In one embodiment, the computer system 100 includes a processing device such as a central processing unit (“CPU”) 140, which may be connected to a northbridge 145. In various embodiments, the CPU 140 may be a single- or multi-core processor, or may be a combination of one or more CPU cores and a GPU core on a single die/chip (such an AMD Fusion™ APU device). In one embodiment, the CPU 140 may include one or more cache memories 130, such as, but not limited to, L1, L2, level 3 or higher, data, instruction and/or other cache types. In one or more embodiments, the CPU 140 may be a pipe-lined processor. The CPU 140 and northbridge 145 may be housed on the motherboard (not shown) or some other structure of the computer system 100. It is contemplated that in certain embodiments, the graphics card 120 may be coupled to the CPU 140 via the northbridge 145 or some other computer system connection. For example, CPU 140, northbridge 145, GPU 125 may be included in a single package or as part of a single die or “chips” (not shown). Alternative embodiments which alter the arrangement of various components illustrated as forming part of main structure 110 are also contemplated. In certain embodiments, the northbridge 145 may be coupled to a system RAM (or DRAM) 155; in other embodiments, the system RAM 155 may be coupled directly to the CPU 140. The system RAM 155 may be of any RAM type known in the art and may comprise one or more memory modules; the type of RAM 155 does not limit the embodiments of the present application. For example, the RAM 155 may include one or more DIMMs. As referred to in this description, a memory may be a type of RAM, a cache or any other data storage structure referred to herein. In one embodiment, the northbridge 145 may be connected to a southbridge 150. In other embodiments, the northbridge 145 and southbridge 150 may be on the same chip in the computer system 100, or the northbridge 145 and southbridge 150 may be on different chips. In one embodiment, the southbridge 150 may have one or more I/O interfaces 131, in addition to any other I/O interfaces 131 elsewhere in the computer system 100. In various embodiments, the southbridge 150 may be connected to one or more data storage units 160 using a data connection or bus 199. The data storage units 160 may be hard drives, solid state drives, magnetic tape, or any other writable media used for storing data. In one embodiment, one or more of the data storage units may be USB storage units and the data connection 199 may be a USB bus/connection. Additionally, the data storage units 160 may contain one or more I/O interfaces 131. In various embodiments, the central processing unit 140, northbridge 145, southbridge 150, graphics processing unit 125, DRAM 155 and/or embedded RAM may be a computer chip or a silicon-based computer chip, or may be part of a computer chip or a silicon-based computer chip. In one or more embodiments, the various components of the computer system 100 may be operatively, electrically and/or physically connected or linked with a bus 195 or more than one bus 195.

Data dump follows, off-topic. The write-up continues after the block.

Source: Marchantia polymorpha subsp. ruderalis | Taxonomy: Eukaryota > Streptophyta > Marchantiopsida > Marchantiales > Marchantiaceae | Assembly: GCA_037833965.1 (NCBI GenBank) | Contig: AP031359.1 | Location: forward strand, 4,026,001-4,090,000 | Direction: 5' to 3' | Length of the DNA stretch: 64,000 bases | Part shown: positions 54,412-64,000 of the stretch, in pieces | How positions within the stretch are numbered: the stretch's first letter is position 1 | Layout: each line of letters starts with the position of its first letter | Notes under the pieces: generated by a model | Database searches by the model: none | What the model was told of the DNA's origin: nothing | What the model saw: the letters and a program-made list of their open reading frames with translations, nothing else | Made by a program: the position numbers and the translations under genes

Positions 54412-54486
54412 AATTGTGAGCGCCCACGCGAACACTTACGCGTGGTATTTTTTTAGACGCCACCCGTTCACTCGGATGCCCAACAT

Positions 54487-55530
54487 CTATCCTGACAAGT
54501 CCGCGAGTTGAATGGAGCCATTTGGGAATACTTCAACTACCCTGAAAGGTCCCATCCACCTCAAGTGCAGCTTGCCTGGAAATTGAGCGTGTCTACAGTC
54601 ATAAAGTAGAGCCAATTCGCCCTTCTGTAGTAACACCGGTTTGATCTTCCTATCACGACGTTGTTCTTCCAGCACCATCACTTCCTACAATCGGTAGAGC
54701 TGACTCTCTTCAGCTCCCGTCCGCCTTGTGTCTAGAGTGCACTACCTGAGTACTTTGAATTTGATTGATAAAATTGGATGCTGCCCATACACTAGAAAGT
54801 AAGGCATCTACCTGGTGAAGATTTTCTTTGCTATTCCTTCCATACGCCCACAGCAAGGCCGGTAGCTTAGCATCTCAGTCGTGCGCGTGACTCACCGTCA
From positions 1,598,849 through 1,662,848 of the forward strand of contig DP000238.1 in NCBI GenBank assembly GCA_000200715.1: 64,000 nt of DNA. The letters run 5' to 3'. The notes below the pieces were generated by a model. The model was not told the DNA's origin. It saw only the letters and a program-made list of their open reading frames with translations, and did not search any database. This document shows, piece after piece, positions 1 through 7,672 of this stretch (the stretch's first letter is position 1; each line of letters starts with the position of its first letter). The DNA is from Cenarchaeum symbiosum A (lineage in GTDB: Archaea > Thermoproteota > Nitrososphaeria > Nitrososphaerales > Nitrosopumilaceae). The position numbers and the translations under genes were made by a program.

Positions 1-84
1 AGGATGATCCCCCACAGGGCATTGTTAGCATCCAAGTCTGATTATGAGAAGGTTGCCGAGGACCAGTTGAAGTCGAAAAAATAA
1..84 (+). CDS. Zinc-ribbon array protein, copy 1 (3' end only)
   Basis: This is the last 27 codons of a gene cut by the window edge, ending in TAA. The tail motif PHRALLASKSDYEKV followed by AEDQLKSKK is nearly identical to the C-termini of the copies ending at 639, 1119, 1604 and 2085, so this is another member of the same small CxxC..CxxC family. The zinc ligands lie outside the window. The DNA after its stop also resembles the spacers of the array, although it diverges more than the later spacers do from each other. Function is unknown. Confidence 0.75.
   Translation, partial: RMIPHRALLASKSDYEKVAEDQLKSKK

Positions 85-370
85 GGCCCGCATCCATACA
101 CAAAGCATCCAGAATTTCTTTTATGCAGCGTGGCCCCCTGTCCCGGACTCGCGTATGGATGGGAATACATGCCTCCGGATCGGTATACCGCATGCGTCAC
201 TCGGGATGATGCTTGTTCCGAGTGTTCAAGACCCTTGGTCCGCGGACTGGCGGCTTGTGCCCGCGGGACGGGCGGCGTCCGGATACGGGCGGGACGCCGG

In one or more embodiments, the computer system 100 may include a basic input/output system (BIOS) and/or unified extensible firmware interface (UEFI) 135. In one embodiment, the BIOS/UEFI may include a read-only memory (ROM) and/or one or more caches 130 as described above. For example, the BIOS/UEFI 135 may include an L1 cache and an L2 cache in some embodiments. The BIOS/UEFI 135 may comprise a silicon die/chip and include software, hardware or firmware components. In different embodiments, the BIOS/UEFI 135 may be packaged in any silicon die package or electronic component package as would be known to a person of ordinary skill in the art having the benefit of this disclosure. In alternate embodiments, the BIOS/UEFI 135 may be programmed into an existing computer component. In one embodiment, the BIOS/UEFI may reside on the motherboard 110 and be communicatively coupled to the CPU 140 via connection 196, as shown in FIG. 1. The BIOS/UEFI 135 may include a CPU interface associated with the connection 196. The BIOS/UEFI 135 may be adapted to execute a DDR Vref training algorithm and/or state machine within the CPU 140, in one or more embodiments and as discussed in further detail below. As used herein, the term BIOS/UEFI (e.g., the BIOS/UEFI 135) may be used to refer the physical BIOS/UEFI chip, to circuitry on the BIOS/UEFI 135 chip, or to the functionality implemented by the BIOS/UEFI. In accordance with one or more embodiments, the BIOS/UEFI may function as, and/or be referred to as, a processing device. In some embodiments, some combination of the GPU 125, the CPU 140, the BIOS/UEFI 135 and/or any hardware/software units respectively associated therewith, may collectively function as, and/or be collectively referred to as, a processing device. For example, in one embodiment, the CPU 140, the BIOS/UEFI 135 and their respective caches 130 and interconnects may function as a processing device.